I want to pay a brief and inadequate tribute to Ruth Stone, my predecessor as Vermont Poet Laureate. Ms. Stone is remarkable in every way: 96 years old and all but completely blind, the woman still generates some of America's most compelling poetry.
Compared to her, I'm a mere youngster, just shy of 69. And yet, like anyone blessed to live past middle life, I feel a profounder sense of loss with every year: dear friends and family die; faculties and physical resources fade; I anticipate more funerals than weddings. I scarcely expect to reach 96, but if I did, such losses as I have known would surely have lost themselves among the multitude that followed.
It is entirely understandable, then, that at her great age Ruth Stone should be a chronicler of sorrow; but in fact she suffered gut-wrenching loss even before she reached 50. Her husband committed suicide half a century ago, and to one extent or another, we sense the man's presence (or rather his absence) in all Ms. Stone's work. She has described her own work as "love poems, all written to a dead man." Consider the following:
When you come back to me/ it will be crow time/ and flycatcher time,/ with rising spirals of gnats/ between the apple trees./ Every weed will be quadrupled,/ coarse, welcoming/ and spine-tipped./ The crows, their black flapping/ bodies, their long calling/ toward the mountain;/ relatives, like mine,/ ambivalent, eye-hooded;/ hooting and tearing./ And you will take me into your fractal meaningless/ babble; the quick of my mouth,/ the madness of my tongue.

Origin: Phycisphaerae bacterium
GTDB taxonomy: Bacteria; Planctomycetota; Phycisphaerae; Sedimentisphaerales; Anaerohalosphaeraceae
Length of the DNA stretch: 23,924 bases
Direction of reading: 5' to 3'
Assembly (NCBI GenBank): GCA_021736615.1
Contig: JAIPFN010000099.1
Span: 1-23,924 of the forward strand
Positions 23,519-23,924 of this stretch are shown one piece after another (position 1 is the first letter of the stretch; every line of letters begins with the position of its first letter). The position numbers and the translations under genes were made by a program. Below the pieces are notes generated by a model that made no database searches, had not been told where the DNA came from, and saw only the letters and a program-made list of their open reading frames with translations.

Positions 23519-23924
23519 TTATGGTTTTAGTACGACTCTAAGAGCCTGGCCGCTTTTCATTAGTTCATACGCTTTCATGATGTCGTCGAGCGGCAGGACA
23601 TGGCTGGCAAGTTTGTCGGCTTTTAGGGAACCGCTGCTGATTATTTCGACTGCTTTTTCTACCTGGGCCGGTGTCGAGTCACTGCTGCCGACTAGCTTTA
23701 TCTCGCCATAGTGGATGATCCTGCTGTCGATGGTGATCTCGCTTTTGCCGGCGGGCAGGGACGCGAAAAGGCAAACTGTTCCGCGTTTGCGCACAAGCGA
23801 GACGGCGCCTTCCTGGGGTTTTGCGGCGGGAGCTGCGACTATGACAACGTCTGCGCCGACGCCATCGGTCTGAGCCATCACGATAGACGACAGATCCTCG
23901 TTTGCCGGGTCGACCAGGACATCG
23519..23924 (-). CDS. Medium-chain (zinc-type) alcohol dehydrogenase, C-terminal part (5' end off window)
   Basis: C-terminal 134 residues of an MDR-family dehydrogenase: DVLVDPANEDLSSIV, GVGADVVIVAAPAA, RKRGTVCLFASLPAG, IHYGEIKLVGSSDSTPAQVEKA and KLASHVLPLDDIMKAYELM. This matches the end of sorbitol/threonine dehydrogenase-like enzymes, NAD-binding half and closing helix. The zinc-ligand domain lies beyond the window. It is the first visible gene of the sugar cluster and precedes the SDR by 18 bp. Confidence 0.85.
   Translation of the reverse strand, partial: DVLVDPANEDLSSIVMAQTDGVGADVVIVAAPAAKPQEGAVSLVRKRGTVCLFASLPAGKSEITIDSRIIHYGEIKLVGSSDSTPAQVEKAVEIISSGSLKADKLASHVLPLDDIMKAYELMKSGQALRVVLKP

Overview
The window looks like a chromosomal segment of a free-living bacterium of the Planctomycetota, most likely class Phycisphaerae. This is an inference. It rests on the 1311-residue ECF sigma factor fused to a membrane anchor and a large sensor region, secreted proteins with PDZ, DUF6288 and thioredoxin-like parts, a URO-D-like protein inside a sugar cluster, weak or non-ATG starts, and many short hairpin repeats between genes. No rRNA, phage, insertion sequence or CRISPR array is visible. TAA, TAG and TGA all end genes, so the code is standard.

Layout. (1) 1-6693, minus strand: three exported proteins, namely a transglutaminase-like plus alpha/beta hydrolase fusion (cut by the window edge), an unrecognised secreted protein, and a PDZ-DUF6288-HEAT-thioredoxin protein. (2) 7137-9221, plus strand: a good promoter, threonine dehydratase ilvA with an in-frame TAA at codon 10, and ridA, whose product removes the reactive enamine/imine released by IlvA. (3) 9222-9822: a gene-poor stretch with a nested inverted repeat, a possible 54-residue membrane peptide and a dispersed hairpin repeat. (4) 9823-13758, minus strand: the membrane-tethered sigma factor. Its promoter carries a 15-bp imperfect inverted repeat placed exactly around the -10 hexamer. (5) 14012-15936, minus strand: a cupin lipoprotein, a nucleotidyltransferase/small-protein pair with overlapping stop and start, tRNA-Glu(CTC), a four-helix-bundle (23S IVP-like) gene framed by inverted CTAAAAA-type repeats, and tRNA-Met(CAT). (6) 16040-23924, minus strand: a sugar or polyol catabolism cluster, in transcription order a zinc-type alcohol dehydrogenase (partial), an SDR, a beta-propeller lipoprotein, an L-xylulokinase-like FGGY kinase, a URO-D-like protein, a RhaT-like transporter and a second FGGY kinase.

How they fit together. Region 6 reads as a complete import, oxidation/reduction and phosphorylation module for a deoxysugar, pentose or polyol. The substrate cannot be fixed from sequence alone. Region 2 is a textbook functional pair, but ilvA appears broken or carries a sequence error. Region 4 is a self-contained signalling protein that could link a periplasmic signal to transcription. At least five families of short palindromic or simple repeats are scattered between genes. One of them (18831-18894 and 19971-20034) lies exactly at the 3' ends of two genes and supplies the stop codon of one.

By my reading, the speaker here finds herself looking forward from winter to the warmer seasons so brilliantly evoked by her meticulous attention to natural detail. That will be a fecund time, a time when poems return to her; and yet "when you come back to me" seems poignantly to suggest the return as well of an absent lover. The tragic subtext here is that the human "you" will not come back after all, that the speaker must settle for what she calls "fractal meaningless/babble."
Lyric poetry, however, more than any other mode of discourse, can contain opposite impulses without lapsing into mere self-contradiction. While this is, yes, another Stone poem about grief and loss, and about the resulting erasure of meaning, it's also about "the quick of my mouth," the life-force that this valiant woman enacts by means of her own eloquent speech The "madness of my tongue" is the madness of desolation — but also of exhilaration. The reader can all but hear the sound of spring freshets in her diction.
For me, "Poems" captures in very short span what it is to be human. Our lives do not consist of a simple good day/bad day dialectic, it seems; for as long as we draw breath, we experience pain and fulfillment simultaneously.
Ms. Stone invites my admiration and gratitude: the very music of a phrase like "fractal meaningless/babble" makes me feel more alive, no matter the losses that I, like anyone, have known, and that I am bound to know further.